When he gets in that trail position on a fade route he provides little window.
Witherspoon offers elite length at the cornerback position with his 6-foot-3 frame and 33-inch arms. He uses his long arms to disrupt the receivers route and stay on top of him. Even if he is trailing the wide receiver by a step on a vertical route his height, long arms and vertical leaping ability all combine to help him disrupt passes other cornerbacks might not be able to make a play on. His length also reduces the size of passing windows and allows him to still wrap his arm around and break up slants where he has already given up inside leverage.
This is the kind of thing St-Juste will offer if he works out. It'll be interesting to see if St-Juste's shuttle ability translates, because every serious eval of a guy like Witherspoon mentions redirect issues despite a 4.13 combine shuttle. They also call out his run support as "not for the weak," specifically pointing to two TDs against Michigan. We have zero information about St-Juste as a run defender but that might be an issue for him since he is all arms and legs as well.
Other comparables include Jeremy Clark, the only 6'3" corner in recent Michigan history, and… drumroll… Richard Sherman. FWIW, Witherspoon was a third round pick.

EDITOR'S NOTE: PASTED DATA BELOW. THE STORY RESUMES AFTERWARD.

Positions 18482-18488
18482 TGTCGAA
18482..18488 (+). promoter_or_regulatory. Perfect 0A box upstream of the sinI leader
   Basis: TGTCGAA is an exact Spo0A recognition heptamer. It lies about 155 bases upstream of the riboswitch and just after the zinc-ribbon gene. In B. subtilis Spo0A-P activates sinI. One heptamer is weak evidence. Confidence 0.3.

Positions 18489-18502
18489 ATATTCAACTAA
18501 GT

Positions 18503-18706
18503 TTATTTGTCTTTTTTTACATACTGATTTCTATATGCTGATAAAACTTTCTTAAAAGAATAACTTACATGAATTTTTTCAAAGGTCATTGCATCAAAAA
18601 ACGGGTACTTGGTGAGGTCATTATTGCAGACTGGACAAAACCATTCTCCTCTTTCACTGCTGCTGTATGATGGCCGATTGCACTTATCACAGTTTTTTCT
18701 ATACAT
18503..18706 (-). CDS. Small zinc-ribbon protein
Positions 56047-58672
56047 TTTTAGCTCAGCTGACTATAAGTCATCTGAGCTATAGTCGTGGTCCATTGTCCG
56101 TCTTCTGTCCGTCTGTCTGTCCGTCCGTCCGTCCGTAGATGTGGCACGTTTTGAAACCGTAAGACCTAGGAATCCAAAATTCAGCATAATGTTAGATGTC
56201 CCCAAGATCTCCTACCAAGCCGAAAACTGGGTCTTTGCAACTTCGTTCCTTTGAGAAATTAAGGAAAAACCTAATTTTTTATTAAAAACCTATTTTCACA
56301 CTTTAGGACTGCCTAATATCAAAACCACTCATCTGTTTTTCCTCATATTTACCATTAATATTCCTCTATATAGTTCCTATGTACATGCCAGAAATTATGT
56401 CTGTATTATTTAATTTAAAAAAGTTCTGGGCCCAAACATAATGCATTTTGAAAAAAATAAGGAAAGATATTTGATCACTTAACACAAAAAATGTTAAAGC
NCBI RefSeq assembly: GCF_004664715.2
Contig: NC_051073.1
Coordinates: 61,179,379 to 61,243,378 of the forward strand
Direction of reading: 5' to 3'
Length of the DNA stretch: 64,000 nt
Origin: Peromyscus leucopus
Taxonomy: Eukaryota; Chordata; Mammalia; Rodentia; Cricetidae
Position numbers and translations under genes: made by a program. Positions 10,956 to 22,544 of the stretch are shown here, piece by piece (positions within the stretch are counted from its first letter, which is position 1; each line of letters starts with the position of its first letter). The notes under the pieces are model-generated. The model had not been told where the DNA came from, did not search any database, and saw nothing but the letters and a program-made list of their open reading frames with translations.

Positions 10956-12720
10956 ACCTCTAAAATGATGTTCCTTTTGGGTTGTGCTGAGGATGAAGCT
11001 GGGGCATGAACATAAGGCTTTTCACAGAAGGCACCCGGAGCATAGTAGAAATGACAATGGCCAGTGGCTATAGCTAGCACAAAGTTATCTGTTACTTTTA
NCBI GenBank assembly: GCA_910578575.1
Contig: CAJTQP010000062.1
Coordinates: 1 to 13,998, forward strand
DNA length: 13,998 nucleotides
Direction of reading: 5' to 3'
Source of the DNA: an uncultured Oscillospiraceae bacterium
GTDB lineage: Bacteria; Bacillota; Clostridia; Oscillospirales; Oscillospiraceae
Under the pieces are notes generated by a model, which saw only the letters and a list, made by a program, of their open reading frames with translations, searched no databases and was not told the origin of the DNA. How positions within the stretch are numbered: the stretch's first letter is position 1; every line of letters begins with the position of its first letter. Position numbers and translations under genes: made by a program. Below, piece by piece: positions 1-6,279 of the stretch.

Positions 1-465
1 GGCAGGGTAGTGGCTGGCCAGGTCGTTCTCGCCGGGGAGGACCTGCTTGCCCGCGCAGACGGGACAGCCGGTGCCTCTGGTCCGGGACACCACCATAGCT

Guru Reliability: Low. Huge spread, Canadian football, most scouting off camps.
Variance: Very high. List of Michigan guys from Cegep De Vieux is a sobering one: Dubuc, Sagesse, Kashama, Casseus. Kashama was the only guy to play much, if at all. Flameout always possible when grabbing a guy straight from Canada.
Ceiling: Very high. On the other hand, dude has Richard Sherman size with slot receiver change of direction.
General Excitement Level: High. St-Juste is a great lottery ticket to have when you've recruited Long, Hill, and Thomas in the last two years. If he works out he has nearly unmatched upside, and if he doesn't Michigan is probably fine, and he's got a shot at safety.
Projection: Have to figure a redshirt is in the offing here with probably five CBs (Long, Hill, Washington, Watson, Thomas) in front of him and what must be a shocking uptick in the level of competition, Opening notwithstanding. Maybe a 25% chance he pushes through a couple of those guys onto the two-deep, though.
Like Thomas, St-Juste is either going to blow up and be outstanding immediately or he's going to have to cool his heels for longer than you might expect. If he does end up on the bench this year he's got at least one more year of waiting and probably two since the only CB graduating in the next two years is Watson.
The first time there will be a clear opportunity to win a job will probably be when he's a redshirt junior, whereupon he could be just about anything from All American to ghost.